Who wants to be a school principal? Not enough people who can actually do it, according to a new study from the Thomas B. Fordham Institute and Public Impact. The authors were given almost unprecedented access to the principal selection and placement process in five school districts. They tell a sobering but not surprising tale about the struggles of finding a the right person to lead a school.
In a nutshell, the job is unattractive enough to keep lots of qualified people from applying for open positions, the report says. On top of that, school districts do a poor job of recruiting from outside of their regions or the education world to find good candidates. This is partly due to a fear (often well-founded) that newcomers won't "fit" in the school. Or worse, district managers worry that the new hires will leave at the first opportunity. Also, money is tight, and extensive recruiting efforts can break the budget.
If a principal is that important, maybe districts should be paying more attention, Fordham executives suggest. "Districts need to stop viewing principals as glorified teachers and more as executives with expertise in instruction, operations, and finance," said Fordham President Chester Finn and Research Vice President Amber Northern in the introduction to the report.
Finn and Northern offer an eyebrow-raising possibility for making the job more attractive—add $100,000 to a principal's pay. That more than doubles the salaries of principals in one of the districts profiled in the report. But isn't a talented executive worth that much? If so, why would they decide to lead a school when they could make a much better living elsewhere? (The same question could be asked of teachers, but that's a topic for another day.)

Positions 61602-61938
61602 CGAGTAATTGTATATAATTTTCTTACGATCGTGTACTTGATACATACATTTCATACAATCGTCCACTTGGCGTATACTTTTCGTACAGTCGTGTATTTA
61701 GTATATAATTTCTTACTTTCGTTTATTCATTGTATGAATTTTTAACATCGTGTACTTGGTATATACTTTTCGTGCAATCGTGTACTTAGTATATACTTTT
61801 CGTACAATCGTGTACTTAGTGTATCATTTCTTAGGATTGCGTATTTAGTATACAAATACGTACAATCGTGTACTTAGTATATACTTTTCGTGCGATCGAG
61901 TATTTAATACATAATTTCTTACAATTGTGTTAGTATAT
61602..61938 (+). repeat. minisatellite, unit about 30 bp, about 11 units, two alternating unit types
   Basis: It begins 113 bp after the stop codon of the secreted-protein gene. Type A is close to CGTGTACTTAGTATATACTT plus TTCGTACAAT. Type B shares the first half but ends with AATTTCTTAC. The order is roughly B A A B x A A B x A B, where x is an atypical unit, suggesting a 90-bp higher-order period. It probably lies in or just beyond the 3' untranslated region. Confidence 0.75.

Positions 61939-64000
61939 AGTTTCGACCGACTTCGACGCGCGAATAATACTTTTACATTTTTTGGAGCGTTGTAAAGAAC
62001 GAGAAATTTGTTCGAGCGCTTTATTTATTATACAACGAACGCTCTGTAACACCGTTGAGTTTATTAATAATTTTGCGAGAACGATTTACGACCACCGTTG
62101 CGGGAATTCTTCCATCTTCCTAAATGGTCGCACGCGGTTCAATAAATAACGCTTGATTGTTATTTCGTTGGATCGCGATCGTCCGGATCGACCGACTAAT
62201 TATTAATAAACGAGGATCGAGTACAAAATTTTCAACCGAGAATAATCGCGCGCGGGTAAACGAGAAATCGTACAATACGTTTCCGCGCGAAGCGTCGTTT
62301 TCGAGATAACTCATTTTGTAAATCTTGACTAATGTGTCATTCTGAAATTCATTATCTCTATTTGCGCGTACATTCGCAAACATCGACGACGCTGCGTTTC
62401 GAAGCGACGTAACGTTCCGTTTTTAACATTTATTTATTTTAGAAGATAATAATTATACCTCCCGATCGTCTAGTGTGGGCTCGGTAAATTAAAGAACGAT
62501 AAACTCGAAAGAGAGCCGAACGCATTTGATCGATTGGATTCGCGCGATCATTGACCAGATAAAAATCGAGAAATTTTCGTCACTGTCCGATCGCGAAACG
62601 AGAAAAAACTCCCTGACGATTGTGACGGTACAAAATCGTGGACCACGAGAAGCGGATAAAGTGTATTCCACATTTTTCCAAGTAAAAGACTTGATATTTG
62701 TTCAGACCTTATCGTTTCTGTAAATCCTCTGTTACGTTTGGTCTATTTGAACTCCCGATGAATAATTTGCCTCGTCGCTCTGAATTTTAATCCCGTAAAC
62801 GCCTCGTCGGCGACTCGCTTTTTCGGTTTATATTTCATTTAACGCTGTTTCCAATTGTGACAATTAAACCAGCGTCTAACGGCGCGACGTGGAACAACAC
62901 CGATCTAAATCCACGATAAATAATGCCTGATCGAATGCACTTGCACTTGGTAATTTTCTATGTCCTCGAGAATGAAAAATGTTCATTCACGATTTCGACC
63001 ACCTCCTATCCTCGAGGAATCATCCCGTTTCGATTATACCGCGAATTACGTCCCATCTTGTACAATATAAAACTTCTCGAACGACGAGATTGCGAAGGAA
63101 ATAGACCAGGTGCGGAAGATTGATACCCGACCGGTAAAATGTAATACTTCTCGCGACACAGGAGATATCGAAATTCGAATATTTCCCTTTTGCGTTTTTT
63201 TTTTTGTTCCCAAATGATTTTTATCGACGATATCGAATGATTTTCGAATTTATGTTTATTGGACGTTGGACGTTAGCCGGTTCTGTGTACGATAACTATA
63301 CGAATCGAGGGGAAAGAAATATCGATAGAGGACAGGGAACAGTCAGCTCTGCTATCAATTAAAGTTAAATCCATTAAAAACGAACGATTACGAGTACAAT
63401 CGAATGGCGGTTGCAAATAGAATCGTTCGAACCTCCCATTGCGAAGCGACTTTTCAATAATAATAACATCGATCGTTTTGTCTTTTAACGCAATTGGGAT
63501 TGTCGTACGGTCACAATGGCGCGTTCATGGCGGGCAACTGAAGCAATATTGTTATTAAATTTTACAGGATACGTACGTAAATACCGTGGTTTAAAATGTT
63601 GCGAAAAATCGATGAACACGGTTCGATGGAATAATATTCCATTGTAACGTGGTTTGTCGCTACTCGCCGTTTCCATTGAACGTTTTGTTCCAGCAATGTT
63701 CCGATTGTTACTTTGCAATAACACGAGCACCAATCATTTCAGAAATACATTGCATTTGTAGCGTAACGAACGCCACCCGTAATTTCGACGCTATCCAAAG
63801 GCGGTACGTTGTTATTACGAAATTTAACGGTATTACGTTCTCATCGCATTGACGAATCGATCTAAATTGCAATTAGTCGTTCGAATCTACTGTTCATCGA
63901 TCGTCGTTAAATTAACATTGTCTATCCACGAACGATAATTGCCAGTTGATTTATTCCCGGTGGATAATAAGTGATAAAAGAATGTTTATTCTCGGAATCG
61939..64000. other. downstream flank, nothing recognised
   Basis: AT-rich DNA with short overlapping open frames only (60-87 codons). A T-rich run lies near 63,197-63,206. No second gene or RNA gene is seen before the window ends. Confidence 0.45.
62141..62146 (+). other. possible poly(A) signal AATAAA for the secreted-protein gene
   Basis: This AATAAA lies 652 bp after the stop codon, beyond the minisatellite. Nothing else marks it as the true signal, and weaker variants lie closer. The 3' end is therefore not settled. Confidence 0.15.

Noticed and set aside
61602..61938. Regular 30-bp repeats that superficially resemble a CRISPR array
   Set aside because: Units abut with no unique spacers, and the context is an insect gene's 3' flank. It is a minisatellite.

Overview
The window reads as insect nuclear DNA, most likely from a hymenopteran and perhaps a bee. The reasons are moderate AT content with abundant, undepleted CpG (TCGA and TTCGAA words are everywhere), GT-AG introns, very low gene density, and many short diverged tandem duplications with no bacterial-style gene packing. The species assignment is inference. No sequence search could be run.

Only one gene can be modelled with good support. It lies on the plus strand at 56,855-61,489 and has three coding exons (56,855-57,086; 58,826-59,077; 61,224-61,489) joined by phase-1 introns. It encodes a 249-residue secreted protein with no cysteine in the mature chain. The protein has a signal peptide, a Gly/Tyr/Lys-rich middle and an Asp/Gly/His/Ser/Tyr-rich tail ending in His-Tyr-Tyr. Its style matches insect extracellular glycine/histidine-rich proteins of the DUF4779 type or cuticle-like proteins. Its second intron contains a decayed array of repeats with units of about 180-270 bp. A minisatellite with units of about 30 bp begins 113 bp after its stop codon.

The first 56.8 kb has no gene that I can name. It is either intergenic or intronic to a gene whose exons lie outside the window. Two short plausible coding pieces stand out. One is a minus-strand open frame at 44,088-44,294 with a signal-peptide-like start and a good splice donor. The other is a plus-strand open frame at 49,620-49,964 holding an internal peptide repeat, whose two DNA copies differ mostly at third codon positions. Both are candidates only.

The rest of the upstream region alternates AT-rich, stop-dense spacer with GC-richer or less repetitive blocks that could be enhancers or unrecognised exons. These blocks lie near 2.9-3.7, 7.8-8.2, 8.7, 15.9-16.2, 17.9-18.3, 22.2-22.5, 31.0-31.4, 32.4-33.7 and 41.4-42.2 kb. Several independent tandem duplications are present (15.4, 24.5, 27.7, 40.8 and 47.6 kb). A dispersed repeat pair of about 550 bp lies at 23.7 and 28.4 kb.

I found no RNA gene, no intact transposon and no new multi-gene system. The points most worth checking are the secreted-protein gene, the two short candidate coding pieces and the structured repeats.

The actual report, written by Public Impact's Daniela Doyle and Gillian Locke, is less provocative than Fordham executives' rhetoric, but their findings offer the same basic critiques. "Given the limited time and financial resources available for principal recruiting, [districts] often focus on what they consider the safer bet," the authors wrote.
Too many districts fly by the seat of their pants when selecting principals, avoiding crucial questions, the report says. "Four out of the five districts do not seem to ask the critical question: Is there solid evidence that this candidate has improved student outcomes in his past roles, and therefore reason to believe that he knows how and is apt to do it again?"
Probably the most important part about this report is that it happened. Fordham isn't the only organization putting resources behind understanding the role of the principal, but there aren't too many other groups doing the same thing. Education Writer's Association Emily Richmond noted that the Wallace Foundation has put considerable work behind the "principal pipeline." Wallace officials say not all schools needs are alike, which means that district officials need to think carefully about what qualifications they want where.
As with the teaching profession, it is often the most talented principals that are needed in the most challenging environments. And who wants to take that on? Here's where it pays to think like a business executive. Give them a real incentive. Indianapolis Public Schools just signed off on $10,000 bonuses for principals who take the helm at failing schools. They get another $10,000 if they meet teacher and student improvement goals.
It's not $100,000 pay raise, but it's a start.
For our insiders: What is the biggest barrier to finding qualified principals? Thinking about other education challenges, is the lack of candidates a big problem or a middling one? Why don't districts typically look beyond education circles to find principals? What makes a good principal? Are teachers a good pool of potential candidates? How much difference does a principal actually make in a school? Should principals be treated like CEOs? How much should they be paid?
(Note: This is a moderated blog on education issues. Comments are approved on a case-by-case basis. Contact me if you want to be a regular commenter.)
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